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The truth of the matter is, when you think of wedges, you don’t usually think of TaylorMade, but the Milled Grind feels just as good as anything on the market, and it’s definitely worth a try. It’s also the first time TaylorMade has a more substantial offer in the way of grinds, so there’s a bit of something for everyone. In this TaylorMade Milled Grind Wedge Review we will have a closer look at the wedge and discuss in detail what’s new. Continue reading if you want to find out more.
In a hurry?
New Grinding Method
TaylorMade used to grind their wedges by hand, but now they’ve changed the process and started machine-milling and grinding their wedges to give them more consistency in regards to the shape of the head and the way the sole interacts with the turf. This should, in turn, give you more control on the distance and strikes in general.
The Milled Grind TaylorMade wedges have a classic look to them, one might say retro, even, what with the nice and rounded high toe and straight leading edge. In a way, they really give off that classic Wilson Staff Tour Blades’ vibe.
The leading edge sits comfortably under the ball at address, without digging into the turf. Another nice thing about the way it looks, and which more advanced players will find appealing, is that there’s no (or hardly any) offset, and the head just flows in a straight line from the front of the hosel to the leading edge.
The Milled Grind
The biggest new thing about these wedges, when compared to the Tour Preferred EF wedge, which is technically its predecessor, is the milled grind on the sole and bounce (the score lines are clearly visible on the sole even upon a cursory inspection).
TaylorMade makes a point of highlighting this and the fact that the process enables them to make consistently quality wedges, with little to no discrepancy from wedge to wedge as they come off the production line. Also, the fact that it’s machine milled rather than hand ground leaves less margin for error, so that each and every new wedge is as close to that classic look as possible.
TaylorMade Milled Grind: Just As Good
The TaylorMade Milled Grind wedges come in a variety of lofts and grinds, as well as two finish options – Satin Nickel Chrome and Antique Bronze. As of yet, the Antique Bronze finish is only available with the standard bounce, but comes in all lofts. Speaking of which, you’ve got six of them going from 50 to 60 degrees in 2-degree gaps.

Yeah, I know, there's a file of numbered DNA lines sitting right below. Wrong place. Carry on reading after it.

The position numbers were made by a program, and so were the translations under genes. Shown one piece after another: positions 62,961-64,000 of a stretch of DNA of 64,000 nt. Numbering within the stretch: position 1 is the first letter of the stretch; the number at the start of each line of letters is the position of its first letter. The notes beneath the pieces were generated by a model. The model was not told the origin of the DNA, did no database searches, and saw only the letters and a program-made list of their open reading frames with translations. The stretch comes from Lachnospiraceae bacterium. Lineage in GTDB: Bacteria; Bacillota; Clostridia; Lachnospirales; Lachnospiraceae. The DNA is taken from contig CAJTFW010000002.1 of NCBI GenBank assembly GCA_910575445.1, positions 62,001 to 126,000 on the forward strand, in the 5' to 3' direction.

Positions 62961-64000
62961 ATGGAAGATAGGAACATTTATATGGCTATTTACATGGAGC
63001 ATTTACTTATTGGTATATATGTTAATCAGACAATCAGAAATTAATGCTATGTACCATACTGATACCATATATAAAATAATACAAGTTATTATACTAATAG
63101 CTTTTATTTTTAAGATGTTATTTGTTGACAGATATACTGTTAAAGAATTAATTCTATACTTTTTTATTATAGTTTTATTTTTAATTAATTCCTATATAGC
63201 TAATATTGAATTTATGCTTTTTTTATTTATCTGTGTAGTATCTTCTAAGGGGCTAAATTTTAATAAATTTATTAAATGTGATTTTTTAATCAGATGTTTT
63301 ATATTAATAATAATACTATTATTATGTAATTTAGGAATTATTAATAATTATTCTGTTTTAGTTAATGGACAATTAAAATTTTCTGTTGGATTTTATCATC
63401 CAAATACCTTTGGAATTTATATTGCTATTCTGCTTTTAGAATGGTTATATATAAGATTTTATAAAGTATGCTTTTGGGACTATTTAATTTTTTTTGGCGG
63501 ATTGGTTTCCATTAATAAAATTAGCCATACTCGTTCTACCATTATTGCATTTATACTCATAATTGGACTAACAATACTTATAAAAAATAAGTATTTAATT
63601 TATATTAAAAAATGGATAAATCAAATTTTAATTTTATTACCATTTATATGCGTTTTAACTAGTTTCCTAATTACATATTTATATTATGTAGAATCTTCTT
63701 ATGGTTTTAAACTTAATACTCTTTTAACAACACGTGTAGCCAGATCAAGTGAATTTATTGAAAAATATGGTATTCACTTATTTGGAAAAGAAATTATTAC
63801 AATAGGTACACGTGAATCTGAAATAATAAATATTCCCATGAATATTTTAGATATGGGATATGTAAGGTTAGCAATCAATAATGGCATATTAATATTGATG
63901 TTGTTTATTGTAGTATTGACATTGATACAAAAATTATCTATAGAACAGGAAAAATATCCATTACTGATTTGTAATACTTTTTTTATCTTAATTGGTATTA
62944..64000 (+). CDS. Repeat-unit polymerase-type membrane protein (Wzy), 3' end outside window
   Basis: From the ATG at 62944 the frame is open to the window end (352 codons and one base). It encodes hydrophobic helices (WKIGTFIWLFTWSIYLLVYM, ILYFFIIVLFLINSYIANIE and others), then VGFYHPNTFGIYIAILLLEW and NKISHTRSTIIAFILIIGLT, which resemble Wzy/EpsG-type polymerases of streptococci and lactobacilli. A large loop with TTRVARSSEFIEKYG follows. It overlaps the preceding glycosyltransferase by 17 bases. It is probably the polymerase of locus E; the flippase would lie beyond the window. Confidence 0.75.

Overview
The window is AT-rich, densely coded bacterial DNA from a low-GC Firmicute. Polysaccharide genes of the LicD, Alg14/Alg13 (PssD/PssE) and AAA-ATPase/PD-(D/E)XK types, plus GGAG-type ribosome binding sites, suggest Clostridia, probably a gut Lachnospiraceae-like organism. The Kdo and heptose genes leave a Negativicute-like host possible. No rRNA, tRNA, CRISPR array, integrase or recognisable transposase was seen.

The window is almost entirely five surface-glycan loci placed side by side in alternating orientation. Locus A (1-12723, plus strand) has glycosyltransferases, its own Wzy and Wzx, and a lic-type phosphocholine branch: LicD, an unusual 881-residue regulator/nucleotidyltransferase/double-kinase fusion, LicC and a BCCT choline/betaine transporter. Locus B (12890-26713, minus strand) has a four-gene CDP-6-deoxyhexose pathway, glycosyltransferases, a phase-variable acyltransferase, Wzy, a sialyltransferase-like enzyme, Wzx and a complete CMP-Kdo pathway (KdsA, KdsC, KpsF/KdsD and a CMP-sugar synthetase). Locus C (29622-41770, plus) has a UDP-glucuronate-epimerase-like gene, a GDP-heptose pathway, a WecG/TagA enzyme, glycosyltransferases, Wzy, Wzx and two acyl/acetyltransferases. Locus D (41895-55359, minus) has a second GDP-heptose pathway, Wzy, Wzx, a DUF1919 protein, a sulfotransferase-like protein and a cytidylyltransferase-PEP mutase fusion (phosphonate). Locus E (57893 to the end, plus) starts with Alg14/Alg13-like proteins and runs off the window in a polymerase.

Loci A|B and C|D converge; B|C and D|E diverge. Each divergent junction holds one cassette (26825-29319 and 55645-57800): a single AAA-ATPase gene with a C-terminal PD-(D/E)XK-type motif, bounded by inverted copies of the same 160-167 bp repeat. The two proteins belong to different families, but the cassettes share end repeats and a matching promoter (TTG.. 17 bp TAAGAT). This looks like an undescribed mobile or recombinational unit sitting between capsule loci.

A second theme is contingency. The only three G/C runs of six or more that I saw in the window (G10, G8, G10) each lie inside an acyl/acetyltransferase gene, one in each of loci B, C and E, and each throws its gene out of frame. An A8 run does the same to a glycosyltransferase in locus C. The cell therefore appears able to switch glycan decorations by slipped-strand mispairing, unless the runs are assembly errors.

The grind selection, as we noted earlier, is fairly rich, though you’ll only find the Standard Bounce in all lofts. Two other features worth a special mention here are the grooves and a little red dot you’ll notice on the hosel, which we’ll discuss in a bit more detail presently.
So, as noted above, the TaylorMade Milled Grind wedges have new and improved grooves on them (this phrase is starting to wear off), marked as the ZTP-17. There are 17 of them – hence the name, probably, which is one more than on its predecessor (technically, that would be the Tour Preferred).
Moreover, they’re made with sharper edges and steeper side walls, which should give you that extra bite on the ball, enabling you to generate more spin on mid to short length pitches, as well as from the rough. Granted, this is far from being the leading factor you should be checking out when buying a new wedge, but it’s definitely something you’ll want to keep in mind.
The Red Dot
The red polymer dot on the sole is an interesting new feature you’ll notice right off the bat, no doubt; it serves to cover up the Precision Weight Port, which does pretty much what one might guess (provided one is not entirely new to golf).
It’s there to allow about 10 grams (approximately 0.3 ounces) to be taken away from out of the hosel so as to alter the position of the Center of Gravity (CG) (that’s center of gravity, just so we’re clear), as well as the launch angle and the rate of spin. Thanks to this bore-through neck, the CG is moved ever so slightly away from the heel and more to the center of the face.